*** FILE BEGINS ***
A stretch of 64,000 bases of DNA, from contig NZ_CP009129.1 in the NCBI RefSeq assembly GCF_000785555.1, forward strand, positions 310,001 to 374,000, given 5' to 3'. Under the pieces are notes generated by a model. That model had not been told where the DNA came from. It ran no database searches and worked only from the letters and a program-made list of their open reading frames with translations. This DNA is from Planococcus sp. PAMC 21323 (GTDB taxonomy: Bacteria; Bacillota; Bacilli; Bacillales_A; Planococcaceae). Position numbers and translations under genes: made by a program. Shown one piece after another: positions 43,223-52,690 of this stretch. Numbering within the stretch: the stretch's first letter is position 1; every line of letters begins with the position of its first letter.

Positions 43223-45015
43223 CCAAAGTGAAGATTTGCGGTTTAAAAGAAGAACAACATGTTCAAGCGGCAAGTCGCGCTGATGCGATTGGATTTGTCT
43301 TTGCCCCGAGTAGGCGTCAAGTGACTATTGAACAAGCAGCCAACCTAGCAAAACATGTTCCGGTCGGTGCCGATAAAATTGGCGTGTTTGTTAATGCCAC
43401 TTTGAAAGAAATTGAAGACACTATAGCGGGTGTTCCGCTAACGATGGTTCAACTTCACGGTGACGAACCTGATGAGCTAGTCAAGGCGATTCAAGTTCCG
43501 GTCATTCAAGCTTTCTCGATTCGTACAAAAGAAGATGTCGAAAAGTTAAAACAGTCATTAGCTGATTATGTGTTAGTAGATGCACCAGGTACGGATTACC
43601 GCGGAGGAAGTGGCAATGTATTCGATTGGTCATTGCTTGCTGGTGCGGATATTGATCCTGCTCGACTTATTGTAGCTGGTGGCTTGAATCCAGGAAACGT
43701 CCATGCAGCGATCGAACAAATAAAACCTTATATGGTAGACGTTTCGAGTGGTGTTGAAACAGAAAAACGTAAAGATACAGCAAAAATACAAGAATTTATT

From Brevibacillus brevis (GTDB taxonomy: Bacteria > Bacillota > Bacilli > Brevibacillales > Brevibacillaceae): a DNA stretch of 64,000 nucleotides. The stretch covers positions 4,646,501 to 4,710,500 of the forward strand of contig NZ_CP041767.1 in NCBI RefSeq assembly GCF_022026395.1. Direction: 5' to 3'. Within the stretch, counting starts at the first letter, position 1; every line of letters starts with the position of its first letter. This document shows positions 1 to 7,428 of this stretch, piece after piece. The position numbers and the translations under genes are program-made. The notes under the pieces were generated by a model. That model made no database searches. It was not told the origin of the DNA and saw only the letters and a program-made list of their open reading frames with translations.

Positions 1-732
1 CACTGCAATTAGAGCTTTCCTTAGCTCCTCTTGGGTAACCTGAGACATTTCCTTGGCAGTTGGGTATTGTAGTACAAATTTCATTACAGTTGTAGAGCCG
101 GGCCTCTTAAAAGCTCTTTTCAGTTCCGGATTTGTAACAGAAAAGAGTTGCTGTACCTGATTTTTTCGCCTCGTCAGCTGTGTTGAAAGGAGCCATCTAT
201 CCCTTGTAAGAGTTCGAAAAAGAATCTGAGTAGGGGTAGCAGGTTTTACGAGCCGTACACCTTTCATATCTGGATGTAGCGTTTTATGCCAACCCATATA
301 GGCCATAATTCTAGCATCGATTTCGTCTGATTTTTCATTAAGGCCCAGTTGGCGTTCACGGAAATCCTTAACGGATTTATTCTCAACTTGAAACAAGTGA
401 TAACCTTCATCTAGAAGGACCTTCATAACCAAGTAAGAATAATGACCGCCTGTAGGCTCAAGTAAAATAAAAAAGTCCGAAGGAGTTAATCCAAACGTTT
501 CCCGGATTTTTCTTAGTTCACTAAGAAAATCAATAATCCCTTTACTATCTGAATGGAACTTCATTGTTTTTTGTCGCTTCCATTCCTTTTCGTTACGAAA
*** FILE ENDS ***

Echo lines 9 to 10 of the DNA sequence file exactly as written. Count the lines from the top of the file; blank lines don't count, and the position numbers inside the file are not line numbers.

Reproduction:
From Brevibacillus brevis (GTDB taxonomy: Bacteria > Bacillota > Bacilli > Brevibacillales > Brevibacillaceae): a DNA stretch of 64,000 nucleotides. The stretch covers positions 4,646,501 to 4,710,500 of the forward strand of contig NZ_CP041767.1 in NCBI RefSeq assembly GCF_022026395.1. Direction: 5' to 3'. Within the stretch, counting starts at the first letter, position 1; every line of letters starts with the position of its first letter. This document shows positions 1 to 7,428 of this stretch, piece after piece. The position numbers and the translations under genes are program-made. The notes under the pieces were generated by a model. That model made no database searches. It was not told the origin of the DNA and saw only the letters and a program-made list of their open reading frames with translations.

Positions 1-732